David Morrisons NEO NEWS (02 Oct 2014)

Oct 02
NASA INSPECTOR GENERAL REPORT ON NEO PROGRAM In a widely reported news item, the NASA IG criticized the NASA NEO Program within NASA’s Science Mission Directorate. The primary concerns were lack of program oversight as the NEO program funding has increased from $10M to $20M to $40M. The report also noted that the NASA program is unlikely to meet its goal of finding 90 percent of NEAs larger than 140m by 2020. SpaceRef quoted the

ESA indicated Rosetta’s lander Philae primary landing site

Sep 16
Image of Comet 67P/Churyumov-Gerasimenko from a distance of 62 kilometers. Credit: ESA / Rosetta / MPS for OSIRIS Team; MPS/UPD/LAM/IAA/SSO/INTA/UPM/DASP/IDA Yesterday ESA indicated the site where Philae, Rosetta’s lander, is going to land next November 11, 2014. During the Landing Site Selection group meeting on 13-14 September, the “J” site, its currently name, has been unanimously chosen from five candidates. The image shows the location of the landing site for Rosetta's lander Philae. Credit: ESA/Rosetta/MPS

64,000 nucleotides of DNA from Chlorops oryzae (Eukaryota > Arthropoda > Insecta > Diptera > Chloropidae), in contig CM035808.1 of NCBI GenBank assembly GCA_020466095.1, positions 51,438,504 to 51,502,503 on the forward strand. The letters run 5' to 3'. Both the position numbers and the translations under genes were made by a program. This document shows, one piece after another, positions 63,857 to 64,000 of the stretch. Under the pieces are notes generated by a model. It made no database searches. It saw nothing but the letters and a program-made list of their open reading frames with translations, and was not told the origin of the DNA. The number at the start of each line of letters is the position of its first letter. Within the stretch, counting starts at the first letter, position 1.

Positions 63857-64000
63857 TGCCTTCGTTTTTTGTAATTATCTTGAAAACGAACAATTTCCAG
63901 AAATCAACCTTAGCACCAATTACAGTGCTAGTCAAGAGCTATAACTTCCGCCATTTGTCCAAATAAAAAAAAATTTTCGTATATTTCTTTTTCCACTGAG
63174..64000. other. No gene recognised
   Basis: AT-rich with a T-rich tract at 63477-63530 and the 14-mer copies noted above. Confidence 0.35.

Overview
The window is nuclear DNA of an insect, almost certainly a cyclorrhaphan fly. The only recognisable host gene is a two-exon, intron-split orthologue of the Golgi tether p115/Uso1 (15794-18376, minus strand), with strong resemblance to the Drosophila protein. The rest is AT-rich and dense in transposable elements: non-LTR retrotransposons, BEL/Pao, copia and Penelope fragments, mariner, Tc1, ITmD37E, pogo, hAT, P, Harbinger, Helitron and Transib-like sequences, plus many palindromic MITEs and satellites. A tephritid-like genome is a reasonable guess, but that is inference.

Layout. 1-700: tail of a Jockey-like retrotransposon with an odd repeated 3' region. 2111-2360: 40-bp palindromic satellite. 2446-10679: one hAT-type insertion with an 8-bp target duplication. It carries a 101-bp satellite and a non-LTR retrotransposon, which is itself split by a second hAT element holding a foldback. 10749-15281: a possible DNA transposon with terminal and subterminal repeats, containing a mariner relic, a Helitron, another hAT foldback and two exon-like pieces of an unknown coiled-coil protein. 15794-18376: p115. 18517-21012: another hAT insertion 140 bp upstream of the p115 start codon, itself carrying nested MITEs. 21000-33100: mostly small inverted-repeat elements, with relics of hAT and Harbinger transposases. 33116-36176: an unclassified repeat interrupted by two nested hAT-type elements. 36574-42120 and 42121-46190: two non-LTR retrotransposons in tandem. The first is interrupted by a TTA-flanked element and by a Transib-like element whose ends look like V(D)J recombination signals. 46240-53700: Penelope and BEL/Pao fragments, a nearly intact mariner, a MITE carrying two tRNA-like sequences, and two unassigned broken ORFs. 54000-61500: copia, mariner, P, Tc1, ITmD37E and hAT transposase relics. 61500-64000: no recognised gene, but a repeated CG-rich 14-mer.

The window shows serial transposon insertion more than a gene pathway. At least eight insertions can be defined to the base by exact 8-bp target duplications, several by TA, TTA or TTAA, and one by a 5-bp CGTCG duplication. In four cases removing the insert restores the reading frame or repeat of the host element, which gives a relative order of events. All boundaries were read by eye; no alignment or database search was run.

Meteorite on Nicaragua Last news

Sep 09
(Image: EL 19 Digital Website, Powered by Newslook) The shot above shows the crater that, as I wrote yesterday, Nicaraguan government affirmed being caused by a meteorite last Saturday night. Some experts declared that the space rock could be part of Asteroid 2014 RC that last weekend passed very close to Earth. But different scientists still do not believe in the “meteorite theory”. As for Bill Cooke, head of the Meteoroid Environment Office at NASA’s

Asteroid 2014 RC safely passed close to Earth last Sunday

Sep 08
The photo took by the Nicaraguan Army shows the crater possibly caused by the impact of a small meteorite near the Managuas's airport (Nicaragua) last Sunday. Asteroid 2014 RC safely passed close to Earth last Sunday. The NEO, a 20 meters space rock, was discovered just some days before its "journey" near the planet. NASA claimed “Asteroid 2014 RC was initially discovered on the night of August 31 by the Catalina Sky Survey near Tucson,